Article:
"Unbreakable: The Western States 100" tells the story of the 2010 "Super Bowl of Ultrarunning," following four elite ultrarunners in their quest for the coveted cougar trophy. Produced and distributed by Journeyfilm and directed by JB Benna, whose previous work includes "The Runner" and "Ultramarathon Man," "Unbreakable" was released in December, with private showings nationwide, and has captured great interest in the ultrarunning community (trailer below).
Having watched "Unbreakable" three times, I believe this is a very good film--just as good, if not better, than "Running on the Sun." In fact, "Unbreakable" seems to get better with each viewing. The main characters are Kilian Jornet of Spain, Hal Koerner of Ashland, Oregon, Anton Krupicka of Boulder, Colorado, and Geoff Roes of Juneau, Alaska and Nederland, Colorado, as well as the founder of the Western States Endurance Run, Gordy Ainsleigh.
Going into the 2010 race, Jornet, Koerner, Krupicka and Roes were the four men many predicted would duke it out for the win. And did they ever. We now know that Roes prevailed in dramatic, record-setting fashion, passing a still-strong Krupicka late in the race, while a dehydrated Jornet faded to third (only to win the 2011 race) and an injured Koerner dropped. Hardly could better drama have played out for Benna and his production team on that hot June day in the mountains and canyons of Northern California.
But "Unbreakable" is far more than a blow-by-blow of that epic 2010 Western States race. At various points throughout the film, we see the heroes living their daily lives. We see the ever-popular Koerner, a small-business owner working hard to grow his specialty running shop while training with his ultrarunner girlfriend, Carly, herself an accomplished athlete. Krupicka, when not running those spectacular, well-traveled Boulder peaks shirtless, is a graduate student who loves spending time with his girlfriend, Jocelyn. The somewhat camera-shy Roes, in the midst of a historically great stretch of wins at the time, works at a natural grocery store as a cook, loves hanging out with his girlfiend, Corle, and her daughter, and running with a small group of Juneau-area ultrarunners who call themselves "the geezers." We see the young Spanish-speaking Kilian, whose scenes are subtitled, doing the unimaginable on difficult mountain trails and telling of how his parents shaped who he is today--the best long-distance mountain runner in the world. Benna goes to great lengths to welcome us into these athletes' lives, providing critical context around the 2010 Western States race. Along the way, we are treated to unique contributions from the likes of Scott Jurek (seven-time winner of Western States), Tim Twietmeyer, Dave Horton, Ainsleigh and others. A shirtless Ainsleigh, standing on the course itself, tells us how the event evolved, emotionally recounting his struggles to finish a 1974 100-mile horse race on foot--marking the start of the Western States Endurance Run.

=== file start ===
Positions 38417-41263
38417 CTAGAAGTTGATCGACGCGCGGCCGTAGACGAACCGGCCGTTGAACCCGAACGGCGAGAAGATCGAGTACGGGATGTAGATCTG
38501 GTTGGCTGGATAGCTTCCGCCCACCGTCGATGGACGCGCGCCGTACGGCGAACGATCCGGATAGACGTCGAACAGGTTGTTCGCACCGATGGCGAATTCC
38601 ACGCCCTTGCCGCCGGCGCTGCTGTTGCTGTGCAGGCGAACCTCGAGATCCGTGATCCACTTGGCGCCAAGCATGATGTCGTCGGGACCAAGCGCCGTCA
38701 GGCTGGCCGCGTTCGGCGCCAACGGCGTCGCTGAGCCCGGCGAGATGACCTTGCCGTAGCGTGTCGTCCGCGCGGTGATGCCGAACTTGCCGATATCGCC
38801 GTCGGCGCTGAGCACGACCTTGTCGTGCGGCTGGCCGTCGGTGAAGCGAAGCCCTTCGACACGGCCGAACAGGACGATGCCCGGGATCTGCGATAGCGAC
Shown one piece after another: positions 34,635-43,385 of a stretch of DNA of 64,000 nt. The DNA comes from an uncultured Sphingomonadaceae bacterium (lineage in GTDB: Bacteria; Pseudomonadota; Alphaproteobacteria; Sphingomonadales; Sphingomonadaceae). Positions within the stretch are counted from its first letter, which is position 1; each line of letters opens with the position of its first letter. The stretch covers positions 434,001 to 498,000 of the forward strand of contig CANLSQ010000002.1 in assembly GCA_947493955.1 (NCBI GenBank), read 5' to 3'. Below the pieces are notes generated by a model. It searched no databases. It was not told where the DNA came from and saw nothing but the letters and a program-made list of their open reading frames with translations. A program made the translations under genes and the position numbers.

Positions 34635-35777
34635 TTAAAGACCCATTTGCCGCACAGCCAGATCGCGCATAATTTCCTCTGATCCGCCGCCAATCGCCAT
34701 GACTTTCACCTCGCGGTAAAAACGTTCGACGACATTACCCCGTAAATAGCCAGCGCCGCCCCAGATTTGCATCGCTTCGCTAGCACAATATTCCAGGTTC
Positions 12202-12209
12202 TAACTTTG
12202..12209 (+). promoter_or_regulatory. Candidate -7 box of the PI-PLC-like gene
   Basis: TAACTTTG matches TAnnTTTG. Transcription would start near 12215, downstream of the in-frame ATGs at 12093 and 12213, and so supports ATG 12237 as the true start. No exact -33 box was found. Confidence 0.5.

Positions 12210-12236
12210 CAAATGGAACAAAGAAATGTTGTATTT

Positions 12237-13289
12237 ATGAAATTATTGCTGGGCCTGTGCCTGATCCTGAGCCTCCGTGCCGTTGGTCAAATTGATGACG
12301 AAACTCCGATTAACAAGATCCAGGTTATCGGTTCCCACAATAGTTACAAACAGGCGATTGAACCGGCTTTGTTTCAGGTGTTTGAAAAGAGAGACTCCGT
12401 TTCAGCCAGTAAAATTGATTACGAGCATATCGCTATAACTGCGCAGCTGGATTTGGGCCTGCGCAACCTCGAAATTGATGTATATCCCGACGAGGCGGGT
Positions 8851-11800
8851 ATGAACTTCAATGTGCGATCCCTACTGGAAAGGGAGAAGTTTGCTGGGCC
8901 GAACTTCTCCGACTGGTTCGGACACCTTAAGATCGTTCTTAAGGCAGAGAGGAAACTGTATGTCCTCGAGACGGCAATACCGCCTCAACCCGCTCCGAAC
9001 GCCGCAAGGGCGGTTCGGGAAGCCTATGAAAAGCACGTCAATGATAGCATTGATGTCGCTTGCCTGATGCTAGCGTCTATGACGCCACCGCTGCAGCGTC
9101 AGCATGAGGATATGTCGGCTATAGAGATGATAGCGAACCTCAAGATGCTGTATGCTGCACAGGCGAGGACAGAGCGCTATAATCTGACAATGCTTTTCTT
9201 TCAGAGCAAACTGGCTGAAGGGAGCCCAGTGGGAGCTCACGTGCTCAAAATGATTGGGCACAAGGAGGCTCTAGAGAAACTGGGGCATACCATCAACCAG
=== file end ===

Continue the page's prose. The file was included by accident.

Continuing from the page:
Benna deserves credit not only for the skill with which he tells and shows the runners' interesting stories, but also for the care he took in bringing the viewer right into the action. The dramatic cinematography, the on-trail footage, the on-the-fly interviews with crew and spectators along the course, and especially the music add rich flavor and greatly enhance the drama unfolding before your very eyes. The scene when Roes, having just taken the lead from the seemingly unbeatable Krupicka, explodes out of the woods and enters the Highway 49 aid station full of energy and determination, shocking onlookers, is perhaps the high point of the film's drama. What we see--what we experience, feel and hear--in this one moment in time is Benna at his very best.
I have but a few complaints about "Unbreakable." Most notable are the misuse of apostrophes in some of the subtitles in the Jornet scenes. For example, there are a few occasions when "its" should be "it's." (Follow-up note to reader: According to Benna, "Most of the Kilian footage already had subtitles burned in by the French production team, so not much we could do there.") I also think the text in the beginning looks a bit amateurish when compared to the professional-looking film itself. These are small issues--and they are quite inconsequential when compared to the great quality of this interesting, compelling, fascinating and endearing film. (I hereby offer my proofreading, editing and writing services to JB for future projects.)
To JB Benna and the Journeyfilm crew, I say, "Bravo!"
"Unbreakable: The Western States 100" is highly recommended for both ultrarunners and the general public and is on sale for $24.99 plus shipping at http://www.ws100film.com/.